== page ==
Shon’s sermon was about the call of Abram. He focused on the barrenness of Sarai and explained how devastating it was in that culture and time to be barren. That was a society all about building a heritage through their descendants. That’s one reason Abram was so thrilled that God promised him many descendants; that was one of the greatest blessings imaginable in that society.
Shon pointed out that barrenness remains a problem today. There’s more than one kind of barrenness, Shon said, but he focused on the same kind of barrenness suffered by Sarai — the inability to have children.
To make the point, Shon asked a couple from our church to speak briefly on what it was like to have spent over a decade trying to have children — and failing, with six miscarriages and countless prayers, doctor visits, pills, and shots — and no children. The pain was evident in their faces and voices. The husband, Ken, spoke of how hard it was knowing that he’d never have get to be an elder, or play catch with his own son or daughter, or get to baptize his own children.
You see, going back at least 20 years, we’ve encouraged dads to baptize their own children. I baptized all four of mine. That was many years ago, and for me, that was an even bigger thrill than holding my sons when they were first born. Getting to baptize your own children is just inexpressibly joyous. I’m getting chills as I type remembering those baptisms.
It was a great sermon. Shon concluded by saying that he couldn’t honestly promise that God would cure anyone’s barrenness. Sometimes God does, but not always. But everyone — no matter how tragic their circumstances — could be of service to someone else. We can all be needed. We can all have an impact. We can all serve a higher purpose than our own wants and needs.
Shon delivered the invitation, and two young boys came forward to be baptized.
Unknown to Ken, one of his friends, Johnny, the father of three boys, had made his own plans for Sunday unaware of Ken’s presentation. Johnny’s two oldest sons had been talking to their parents about being baptized this Sunday. Ken didn’t know that Johnny’s oldest two would be baptized Sunday.
On Saturday, Johnny typed up a letter asking Ken to handle the honors — to baptize his two sons for him. But Johnny had had difficulty tracking Ken down due to the holiday weekend. He finally found him during the service, just before the sermon — and handed him the letter.
And so after Johnny’s two oldest boys came forward, Ken went back to the changing area with his friend and two sons. No one knew what was going on until Ken stepped into the baptistry with the oldest of the boys. The congregation gasped at Johnny’s generosity and thoughtfulness, to let Ken handle the baptisms. But they didn’t know until Ken spoke that Johnny had made this decision without knowing that Ken would be speaking to the church about the burden of barrenness.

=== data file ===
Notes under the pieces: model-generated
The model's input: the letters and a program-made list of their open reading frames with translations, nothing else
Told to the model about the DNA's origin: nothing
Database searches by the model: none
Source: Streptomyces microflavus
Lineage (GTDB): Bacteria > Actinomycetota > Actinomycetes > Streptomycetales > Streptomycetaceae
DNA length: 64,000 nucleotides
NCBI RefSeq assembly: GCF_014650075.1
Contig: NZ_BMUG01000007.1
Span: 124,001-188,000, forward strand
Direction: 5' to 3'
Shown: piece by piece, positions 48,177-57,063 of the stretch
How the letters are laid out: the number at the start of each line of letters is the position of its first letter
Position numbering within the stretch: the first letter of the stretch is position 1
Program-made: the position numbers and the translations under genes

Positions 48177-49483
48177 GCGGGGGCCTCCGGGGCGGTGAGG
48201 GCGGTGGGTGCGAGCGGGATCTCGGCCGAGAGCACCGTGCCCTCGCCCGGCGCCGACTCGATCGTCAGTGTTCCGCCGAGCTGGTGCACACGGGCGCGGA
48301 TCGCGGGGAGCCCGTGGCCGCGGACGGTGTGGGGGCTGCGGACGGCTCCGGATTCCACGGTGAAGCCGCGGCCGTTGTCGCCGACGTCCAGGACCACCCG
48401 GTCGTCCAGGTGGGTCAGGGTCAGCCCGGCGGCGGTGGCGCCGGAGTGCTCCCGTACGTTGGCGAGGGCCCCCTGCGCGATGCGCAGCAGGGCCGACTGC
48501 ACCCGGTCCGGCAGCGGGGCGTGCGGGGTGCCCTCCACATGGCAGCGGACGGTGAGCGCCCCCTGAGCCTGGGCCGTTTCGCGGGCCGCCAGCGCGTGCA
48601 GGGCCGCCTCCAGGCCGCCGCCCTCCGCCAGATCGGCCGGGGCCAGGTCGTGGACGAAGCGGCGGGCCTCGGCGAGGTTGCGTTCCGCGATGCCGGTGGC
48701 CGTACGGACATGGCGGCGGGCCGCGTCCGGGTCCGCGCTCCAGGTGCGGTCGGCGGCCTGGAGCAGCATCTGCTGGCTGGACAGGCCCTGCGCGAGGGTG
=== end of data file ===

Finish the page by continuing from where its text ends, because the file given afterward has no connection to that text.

I was overwhelmed. You see, I figure I’m a pretty generous guy. Well, I thought I was. But I can’t imagine letting someone else baptize my own sons. That moment, that memory is too precious to share. The experience was too personal, too intimate to give away. I don’t think I could give those experiences away for anyone.
But Johnny gave up that inexpressible privilege and joy for a friend who would otherwise never have known anything quite like that. And it was his oldest two sons. It’s grace beyond belief.
That’s what happens in a congregation infused with God’s Spirit and the grace bought by the blood of Jesus. Jesus changes everything.
Just two weeks ago, the congregation applauded the announcement that one of our couples had finally — finally — completed the adoption of a baby with Down’s Syndrome from Russia. The Russian judge had originally turned down the adoption, amazed that anyone would want to do such a thing. The Russia attitude to their mentally disabled is shame. To them, it’s unimaginable that someone could want such a baby.
Well, the couple appealed the decision, and the Russian government found itself embarrassed before the international community. On appeal, the decision was reversed and the law changed, opening the door for many other couples to adopt disadvantaged Russian children. Countless lives will be changed for the better.
I’m an elder and, supposedly, a spiritual leader. But I could not have, in good conscience, asked Johnny to let Ken baptize Johnny’s two oldest sons. I could not have asked a couple to go to Russia and adopt a baby with Down’s Syndrome and — in the process — take on the Russian judicial system. I have no standing to make requests of people like that. I’m not that good.
Only God can do that, and he does that through his Spirit. God is alive and well and working powerfully through his Holy Spirit. Never doubt that. And never doubt that God can use you to make a difference.